Oakland County author merges sci-fi, horror in new novel

Rachel Moulden for Digital First Media

Front_Cover_Image_The_Conveyance
Troy author Brian W. Matthews’ new novel, “The Conveyance,” promises to put a chill up your spine. Courtesy Brian Matthews

Troy author Brian W. Matthews loves to craft entertaining stories that put his readers on edge. His tales of things that go bump in the night, as well as his penchant for exploring the unknown are fueled by his appreciation for the sci-fi and horror genres.

Matthews, who works as a financial planner by day and a writer by night, has enjoyed writing stories about anything and everything since he was a young child. As he grew up, he continued to express his love for the art by taking creative writing classes in college while attending the University of Michigan. However, his career took on a different path when he decided to pursue a graduate degree in psychology and spent more than a decade as a therapist. This would serve as inspiration for his latest novel “The Conveyance.”

In 2010, Matthews started taking writing seriously when a friend asked him to contribute a story for a science fiction anthology titled “Foreshadows: The Ghosts of Zero.”

“I enjoyed the experience so much that I decided to try writing a novel of my own,” Matthews says. In 2013, he went on to sell his first novel, “Forever Man” to JournalStone Publishing.

His published works include “Graveduggery” (Co-written with Jeff LaSala) and “Lament” which both appeared in the short stories collection “Foreshadows: The Ghosts of Zero” in 2012. In addition to “Forever Man” he has also published the novels “Revelation,” and his most recent sci-fi novel “The Conveyance” through JournalStone Publishing.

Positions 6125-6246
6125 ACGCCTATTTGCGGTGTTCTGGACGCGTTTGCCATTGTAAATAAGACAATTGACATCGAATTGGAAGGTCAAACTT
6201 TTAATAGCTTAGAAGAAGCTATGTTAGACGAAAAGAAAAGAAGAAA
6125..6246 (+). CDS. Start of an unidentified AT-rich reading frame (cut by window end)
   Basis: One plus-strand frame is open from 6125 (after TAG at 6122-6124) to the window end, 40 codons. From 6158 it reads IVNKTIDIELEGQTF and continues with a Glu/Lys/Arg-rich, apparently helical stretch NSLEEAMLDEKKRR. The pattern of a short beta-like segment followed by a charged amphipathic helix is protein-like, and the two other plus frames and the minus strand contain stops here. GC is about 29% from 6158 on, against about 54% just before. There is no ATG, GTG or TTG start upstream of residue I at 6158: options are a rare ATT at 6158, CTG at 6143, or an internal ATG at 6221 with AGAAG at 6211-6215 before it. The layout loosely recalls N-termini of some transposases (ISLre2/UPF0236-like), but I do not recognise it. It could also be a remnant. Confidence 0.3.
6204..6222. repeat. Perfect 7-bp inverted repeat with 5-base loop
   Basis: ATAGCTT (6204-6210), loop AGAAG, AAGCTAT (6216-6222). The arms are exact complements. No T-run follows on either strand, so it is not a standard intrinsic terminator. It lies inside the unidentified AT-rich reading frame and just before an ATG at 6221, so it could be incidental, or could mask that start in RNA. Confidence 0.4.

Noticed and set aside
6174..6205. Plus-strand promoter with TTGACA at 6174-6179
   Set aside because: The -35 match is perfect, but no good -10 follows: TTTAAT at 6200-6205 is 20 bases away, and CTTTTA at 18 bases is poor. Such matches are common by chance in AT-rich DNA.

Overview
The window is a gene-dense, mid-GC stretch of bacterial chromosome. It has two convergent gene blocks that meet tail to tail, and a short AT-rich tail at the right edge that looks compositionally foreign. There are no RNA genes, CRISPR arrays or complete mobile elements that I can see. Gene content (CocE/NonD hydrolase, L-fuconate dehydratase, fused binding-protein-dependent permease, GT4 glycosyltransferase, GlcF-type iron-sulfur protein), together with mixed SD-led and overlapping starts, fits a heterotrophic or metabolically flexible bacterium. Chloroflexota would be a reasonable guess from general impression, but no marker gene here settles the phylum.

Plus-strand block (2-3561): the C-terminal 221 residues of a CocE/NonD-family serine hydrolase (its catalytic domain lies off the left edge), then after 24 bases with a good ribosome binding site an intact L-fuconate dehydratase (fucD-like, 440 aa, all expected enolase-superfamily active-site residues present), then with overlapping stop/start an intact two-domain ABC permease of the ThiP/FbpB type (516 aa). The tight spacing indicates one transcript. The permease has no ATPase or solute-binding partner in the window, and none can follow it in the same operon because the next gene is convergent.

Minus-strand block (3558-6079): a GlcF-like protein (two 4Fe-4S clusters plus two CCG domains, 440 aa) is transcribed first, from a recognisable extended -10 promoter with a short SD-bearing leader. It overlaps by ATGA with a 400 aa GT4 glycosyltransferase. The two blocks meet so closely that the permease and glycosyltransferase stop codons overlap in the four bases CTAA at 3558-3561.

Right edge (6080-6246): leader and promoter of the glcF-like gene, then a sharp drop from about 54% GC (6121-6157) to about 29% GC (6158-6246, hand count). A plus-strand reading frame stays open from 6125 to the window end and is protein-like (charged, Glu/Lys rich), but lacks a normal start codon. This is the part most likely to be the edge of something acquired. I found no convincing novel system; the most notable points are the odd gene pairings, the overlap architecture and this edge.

“The Conveyance” follows the tale of psychologist Dr. Brad Jordan, who happens upon the town of Emersville, where odd events are always occurring. While exploring Emersville, he sets off a series of catastrophes that threaten to expose a dangerous secret hidden within the town. Dr. Jordan follows a trail of madness, suicide, and murder that leads him to a sinister device known as the Conveyance.

Matthews got the inspiration to write this novel from his experiences practicing as a child therapist for 20 years, where he learned a lot about child-parent relationships.

“This novel is a blend of thriller, horror and fiction. I wanted to show real horror is not always about monsters, creepy dolls and zombies, but rather what people can do to other people,” Matthews says.

He was also inspired by all of the horror and sci-fi films and books he digested growing up.

“The scariest book I ever read was “The Exorcist” by William Peter Blatty, when I was about 13 years old. I had trouble sleeping for nights, and my mom was not too happy about that,” Matthews says.

Challenges can occur during the process of writing any book. Matthews says the hardest thing about writing any story is disciplining yourself to sit down and write every day.

“When writing the first draft, I have to ignore everything that I want to change at that moment and just solely focus on writing,” he says.

An avid reader himself, Matthews says that in order to make a good story — and especially in the sci-fi/horror genre ­— the story must be about the people.

“A lot of the authors today in this genre focus on the monsters in the story rather than the people,” he says. “Real stories are based on your characters and their relationships. You push them to the edge and see what they can do.”

When Matthews is not writing up a storm, he loves to read and travel. He’s been to Russia, Poland and Germany among other places, and wants to discover the world. He also enjoys spending time with family and occasionally golfing in his free time.

Matthews is working on his fourth novel. To learn more about his work, visit brianmatthews.org/.

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